- CUVILLIER Élian, RENAUD-GROBRAS Pascale - Avant-propos
- CAPUTO John D. - L’audace de Dieu : prolégomènes à une théologie faible
- CAPUTO John D. - L’insistance de Dieu
- CAPUTO John D. - Insistance et hospitalité : Marthe et Marie dans un monde postmoderne
- DELECROIX Vincent - La Bible à la lettre. Délittéralisation et lecture littérale chez Caputo
- CUVILLIER Élian - Puissance de la faiblesse divine. Relire 1 Co 1,18-25 en compagnie de John D. Caputo
- CAUSSE Jean-Daniel - Il vient. Dialogue avec John D. Caputo et sa théorie de l’événement
- NAULT François - John D. Caputo, penseur de l’éducation : philosophie, hantologie, théologie
- RENAUD-GROBRAS Pascale - Pour une théologie du mouvement : l’épreuve de la pratique pastorale
In this article, John D. Caputo explains how God does not exist, God insists, which gives humankind a great responsibility in order for God to exist. « Perhaps » is an open door to risk, to the unexpected of a possible existence, and constitutes a theology of what may come, what can come and cannot be seen coming. A weak theology is thus sketched, in dialogue with post-modern philosophy, calling for an audacity that mirrors that of God.
In this second chapter of his book The Insistence of God, the author pleads for a theology of « perhaps » against a comforting religion, for unrest in the expectation of a coming event against a religion that offers answers and certainties, for the contingency of beliefs against the eternal thruth of dogmas; thus Caputo offers some elements of a deconstructionist theology, or rather of a deconstruction of theology. The insistence of God is defined as the insisting call by which God calls to humans, without whom God dies. Insofar as we expose ourselves to the trouble this call creates in us, prayer becomes the gap between God’s existence and insistence. Thus theism and atheism are the two sides of the same attempt to escape the trouble of the call of a God who does not exist but who insists, a God whose name is the metonym of the event. Master Eckhart, Angelus Silesius, Kierkegaard and Derrida are some of the authors called upon to point the path of this theology.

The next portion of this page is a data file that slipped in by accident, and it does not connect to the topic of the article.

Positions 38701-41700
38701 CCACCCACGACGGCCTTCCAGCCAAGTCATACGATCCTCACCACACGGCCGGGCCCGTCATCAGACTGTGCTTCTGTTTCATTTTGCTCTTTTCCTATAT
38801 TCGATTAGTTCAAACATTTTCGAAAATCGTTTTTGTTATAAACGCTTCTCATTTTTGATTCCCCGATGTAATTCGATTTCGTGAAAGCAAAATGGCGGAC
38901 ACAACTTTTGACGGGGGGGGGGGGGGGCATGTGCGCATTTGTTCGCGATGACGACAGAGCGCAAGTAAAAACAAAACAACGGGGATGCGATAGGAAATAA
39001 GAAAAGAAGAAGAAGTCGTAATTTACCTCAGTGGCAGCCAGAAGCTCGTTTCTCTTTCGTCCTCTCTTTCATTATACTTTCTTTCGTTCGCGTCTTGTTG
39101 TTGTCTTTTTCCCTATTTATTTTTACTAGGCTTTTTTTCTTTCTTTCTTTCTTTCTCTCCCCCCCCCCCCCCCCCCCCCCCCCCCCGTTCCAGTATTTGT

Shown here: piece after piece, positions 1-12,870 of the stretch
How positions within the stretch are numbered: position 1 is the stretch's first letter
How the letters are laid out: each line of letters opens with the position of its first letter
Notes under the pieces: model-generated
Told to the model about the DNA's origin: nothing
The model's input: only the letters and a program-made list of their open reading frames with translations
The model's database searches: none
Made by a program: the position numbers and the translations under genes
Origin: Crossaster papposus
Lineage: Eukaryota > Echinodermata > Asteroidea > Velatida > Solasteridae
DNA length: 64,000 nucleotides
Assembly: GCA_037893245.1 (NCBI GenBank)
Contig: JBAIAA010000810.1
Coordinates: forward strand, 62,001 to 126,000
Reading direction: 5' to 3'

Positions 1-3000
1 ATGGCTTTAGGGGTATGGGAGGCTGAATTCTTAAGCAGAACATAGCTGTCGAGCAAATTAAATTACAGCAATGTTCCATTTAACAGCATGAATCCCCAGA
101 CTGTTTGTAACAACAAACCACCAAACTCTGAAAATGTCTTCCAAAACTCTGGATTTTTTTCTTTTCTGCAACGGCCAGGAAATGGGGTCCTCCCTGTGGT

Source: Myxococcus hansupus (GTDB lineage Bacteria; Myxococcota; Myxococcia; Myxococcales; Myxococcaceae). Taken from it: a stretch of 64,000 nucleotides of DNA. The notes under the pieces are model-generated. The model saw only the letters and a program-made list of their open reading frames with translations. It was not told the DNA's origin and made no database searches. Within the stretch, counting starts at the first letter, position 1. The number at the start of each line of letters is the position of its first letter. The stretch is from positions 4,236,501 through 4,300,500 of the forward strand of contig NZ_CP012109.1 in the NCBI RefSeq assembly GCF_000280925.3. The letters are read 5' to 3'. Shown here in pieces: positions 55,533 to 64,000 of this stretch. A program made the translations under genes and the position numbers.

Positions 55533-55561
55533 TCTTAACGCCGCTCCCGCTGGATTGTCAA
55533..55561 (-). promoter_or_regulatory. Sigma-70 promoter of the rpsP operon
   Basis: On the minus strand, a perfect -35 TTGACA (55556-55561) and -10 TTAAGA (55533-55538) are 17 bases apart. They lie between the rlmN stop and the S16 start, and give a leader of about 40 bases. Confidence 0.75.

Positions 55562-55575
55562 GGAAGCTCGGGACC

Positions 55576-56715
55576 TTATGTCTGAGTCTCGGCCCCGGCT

In this third chapter of The Insistence of God, Caputo defines hospitality as the ability to answer « come » to the call of the other. An other who is not identical, but tout autre, another who is the hostis, the stranger who might just as well be hostile. Thus, with Derrida, hospitality may become « hostipitality ». The very structure of God’s insistence is precisely the incapacity to be certain. This incapacity is no failure, but on the contrary the capacity to bear uncertainty. This reflection on hospitality, built upon and around a reading of Luke 10,38-42, constitutes a panel of variations upon the « impossibility of the possible », another way of saying « God ».